By Bob Allen
A federal jury has awarded more than $2.3 million to the widow of a Georgia Baptist pastor shot and killed in a botched drug investigation in 2009.
Jurors in U.S. District Court in Gainesville, Ga., determined that Deputy Billy Shane Harrison “intentionally committed acts that violated Jonathan Ayers’ constitutional right not to be subjected to excessive or unreasonable force by a law enforcement officer” when the pastor of Shoal Creek Baptist Church in Lavonia, Ga., unknowingly wandered into an undercover drug sting on Sept. 1, 2009, in Toccoa, Ga.
The jury awarded Ayers’ widow, Abigail, $35,587 for medical and funeral expenses and $5,000 for pain and mental anguish her husband suffered between the time he was mortally wounded and died later at a local hospital. Jurors assessed $1,264,765 for the economic value of Jonathan Ayers’ life and another $1 million for the “intangible element” lost with his death.
Harrison’s attorney told WNEG News in Toccoa that he will file a motion requesting the court to vacate the verdict based on qualified immunity. If that fails, Buford, Ga., Attorney Terry Williams said, Harrison will appeal.
Ayers, 28, became a person of interest when undercover officers in a multi-county drug task force saw him give a ride to a woman they believed to be waiting to buy drugs from her dealer. Church members later said Ayers had been trying to minister to the woman, urging her to get off drugs and turn her life around.
Officers did not approach Ayers at the time, but took down his license plate number for future reference. Later, Harrison and partner Chance Oxner spotted the car parked at a gas station in downtown Toccoa. They waited for Ayers to emerge from the convenience store, where he withdrew cash from an ATM machine, and returned to his vehicle.
Surveillance video shows the officers suddenly pulled up next to Ayers in an undercover, unmarked Cadillac Escalade. Dressed in plain clothes, the officers jumped out of the vehicle and ran toward Ayers’ car. The pastor accelerated in reverse, and then shifted forward and pulled away.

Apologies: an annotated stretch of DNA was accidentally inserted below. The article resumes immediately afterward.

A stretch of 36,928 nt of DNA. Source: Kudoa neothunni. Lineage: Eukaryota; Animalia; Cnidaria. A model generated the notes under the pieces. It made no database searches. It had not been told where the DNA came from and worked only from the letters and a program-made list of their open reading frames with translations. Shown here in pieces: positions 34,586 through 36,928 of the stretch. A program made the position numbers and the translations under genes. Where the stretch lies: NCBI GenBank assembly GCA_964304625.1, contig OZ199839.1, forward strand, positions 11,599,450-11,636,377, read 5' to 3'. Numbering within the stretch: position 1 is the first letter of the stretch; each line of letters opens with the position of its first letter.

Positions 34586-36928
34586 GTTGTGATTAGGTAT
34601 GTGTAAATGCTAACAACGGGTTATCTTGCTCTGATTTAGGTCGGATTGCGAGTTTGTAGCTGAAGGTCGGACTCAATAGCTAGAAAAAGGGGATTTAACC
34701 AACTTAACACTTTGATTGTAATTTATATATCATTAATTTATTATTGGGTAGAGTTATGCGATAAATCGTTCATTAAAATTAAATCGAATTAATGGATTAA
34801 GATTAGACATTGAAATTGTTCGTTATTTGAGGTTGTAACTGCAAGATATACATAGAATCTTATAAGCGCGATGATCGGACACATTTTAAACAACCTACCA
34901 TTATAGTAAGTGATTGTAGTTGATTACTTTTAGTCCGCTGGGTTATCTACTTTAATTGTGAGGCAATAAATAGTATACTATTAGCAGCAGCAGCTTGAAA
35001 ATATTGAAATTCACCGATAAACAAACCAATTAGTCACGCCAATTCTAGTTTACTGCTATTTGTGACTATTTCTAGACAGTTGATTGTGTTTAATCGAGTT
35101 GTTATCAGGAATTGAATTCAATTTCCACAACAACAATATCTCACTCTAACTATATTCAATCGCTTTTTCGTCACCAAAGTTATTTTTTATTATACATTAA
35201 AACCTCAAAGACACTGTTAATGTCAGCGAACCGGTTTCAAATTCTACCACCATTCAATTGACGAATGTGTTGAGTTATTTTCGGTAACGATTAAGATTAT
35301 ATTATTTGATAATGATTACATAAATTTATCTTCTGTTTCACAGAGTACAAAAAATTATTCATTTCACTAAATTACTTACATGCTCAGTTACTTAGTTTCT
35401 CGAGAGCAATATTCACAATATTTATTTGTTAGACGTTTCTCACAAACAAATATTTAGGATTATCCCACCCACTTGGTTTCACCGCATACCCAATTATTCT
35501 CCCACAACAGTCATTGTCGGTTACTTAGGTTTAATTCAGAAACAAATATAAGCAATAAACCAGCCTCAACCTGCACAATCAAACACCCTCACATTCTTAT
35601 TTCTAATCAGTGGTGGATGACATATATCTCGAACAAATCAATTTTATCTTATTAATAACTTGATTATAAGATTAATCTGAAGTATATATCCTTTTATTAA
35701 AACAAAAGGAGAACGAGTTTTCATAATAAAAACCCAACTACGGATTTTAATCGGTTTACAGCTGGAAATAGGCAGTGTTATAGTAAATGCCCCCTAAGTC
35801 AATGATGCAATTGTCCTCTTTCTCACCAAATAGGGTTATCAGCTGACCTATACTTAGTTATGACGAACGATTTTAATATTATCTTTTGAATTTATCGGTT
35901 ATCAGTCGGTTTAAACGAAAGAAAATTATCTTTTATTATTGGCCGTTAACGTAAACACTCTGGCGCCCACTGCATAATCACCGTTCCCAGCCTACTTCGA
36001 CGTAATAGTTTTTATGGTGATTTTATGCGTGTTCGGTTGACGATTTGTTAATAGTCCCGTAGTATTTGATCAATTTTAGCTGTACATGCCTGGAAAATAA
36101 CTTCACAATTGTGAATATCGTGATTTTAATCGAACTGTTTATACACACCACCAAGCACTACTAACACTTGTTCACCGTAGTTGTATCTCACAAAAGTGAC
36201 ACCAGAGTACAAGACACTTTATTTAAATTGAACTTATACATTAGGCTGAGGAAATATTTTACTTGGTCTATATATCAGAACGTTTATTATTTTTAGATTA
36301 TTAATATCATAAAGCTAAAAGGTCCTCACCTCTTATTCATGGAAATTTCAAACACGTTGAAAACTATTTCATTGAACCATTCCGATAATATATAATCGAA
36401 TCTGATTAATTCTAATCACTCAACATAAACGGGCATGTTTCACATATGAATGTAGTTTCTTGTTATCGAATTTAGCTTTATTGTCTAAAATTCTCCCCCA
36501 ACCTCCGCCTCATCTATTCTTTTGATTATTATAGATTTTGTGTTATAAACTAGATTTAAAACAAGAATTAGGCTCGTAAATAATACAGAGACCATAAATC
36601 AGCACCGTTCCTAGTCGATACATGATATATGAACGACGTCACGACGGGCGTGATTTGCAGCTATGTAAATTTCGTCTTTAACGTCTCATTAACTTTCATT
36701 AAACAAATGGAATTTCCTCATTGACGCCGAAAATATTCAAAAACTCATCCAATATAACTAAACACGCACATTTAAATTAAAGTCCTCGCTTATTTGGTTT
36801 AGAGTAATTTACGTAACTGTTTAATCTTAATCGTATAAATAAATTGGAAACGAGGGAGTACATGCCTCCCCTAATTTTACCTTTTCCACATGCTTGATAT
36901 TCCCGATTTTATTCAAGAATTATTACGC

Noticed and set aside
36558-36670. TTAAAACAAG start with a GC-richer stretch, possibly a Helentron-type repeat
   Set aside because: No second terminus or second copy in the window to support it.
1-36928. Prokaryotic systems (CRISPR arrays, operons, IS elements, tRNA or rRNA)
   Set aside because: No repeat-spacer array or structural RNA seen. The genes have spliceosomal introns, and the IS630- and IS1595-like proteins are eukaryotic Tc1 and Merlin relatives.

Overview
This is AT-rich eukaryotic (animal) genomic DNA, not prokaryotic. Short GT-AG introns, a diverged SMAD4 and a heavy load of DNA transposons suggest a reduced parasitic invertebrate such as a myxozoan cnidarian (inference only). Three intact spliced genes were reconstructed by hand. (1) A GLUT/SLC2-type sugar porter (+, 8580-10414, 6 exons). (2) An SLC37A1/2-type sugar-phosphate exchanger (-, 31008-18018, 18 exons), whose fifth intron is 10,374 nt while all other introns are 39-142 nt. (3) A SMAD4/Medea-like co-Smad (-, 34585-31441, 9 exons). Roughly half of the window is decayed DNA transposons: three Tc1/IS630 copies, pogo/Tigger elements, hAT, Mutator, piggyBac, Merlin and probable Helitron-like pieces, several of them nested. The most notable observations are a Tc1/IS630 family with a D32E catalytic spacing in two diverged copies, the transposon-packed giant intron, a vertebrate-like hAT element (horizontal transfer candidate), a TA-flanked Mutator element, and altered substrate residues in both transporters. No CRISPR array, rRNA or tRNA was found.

Harrison claimed he fired shots in self-defense, saying he reasonably believed a fleeing suspect was trying to use his car as a weapon to run over both him and his partner. The Georgia Bureau of Investigation looked into the incident, and a grand jury found Harris’ use of lethal force “legally justifiable based upon his objectively reasonable belief that such use of force was necessary to prevent death or great bodily harm to himself or others.”
Abigail Ayers, acting both as Ayers’ surviving spouse and administratrix of his estate, filed a civil lawsuit March 15, 2010, claiming that “without legal cause or excuse,” Harrison and fellow officers “were in the process of unreasonably seizing the decedent and while unreasonably violating his rights under the Fourth Amendment to the United States Constitution.”
“At the time of the events alleged herein, Defendants Oxner … and Harrison were dressed in such a manner as to convince unsuspecting members of the public that they were not police officers but were instead drug dealers and/or criminals since this was part of their undercover role,” the lawsuit alleged. “Additionally, Defendants Oxner and Harrison’s personal appearance and lack of personal grooming (when combined with their manner of dress) would indicate to any reasonable person who saw them that they were not police officers but very likely drug dealers and/or criminals.”
Camouflaged by designs of his T-shirt, the lawsuit says the necklace identifying Harrison as a police officer could have reasonably appeared as a piece of “bling,” or decorative jewelry, especially to a citizen startled by someone brandishing a weapon.
The lawsuit accused the officers of violating proper police procedure by not calling for assistance of a clearly marked police vehicle or backup by a uniformed officer.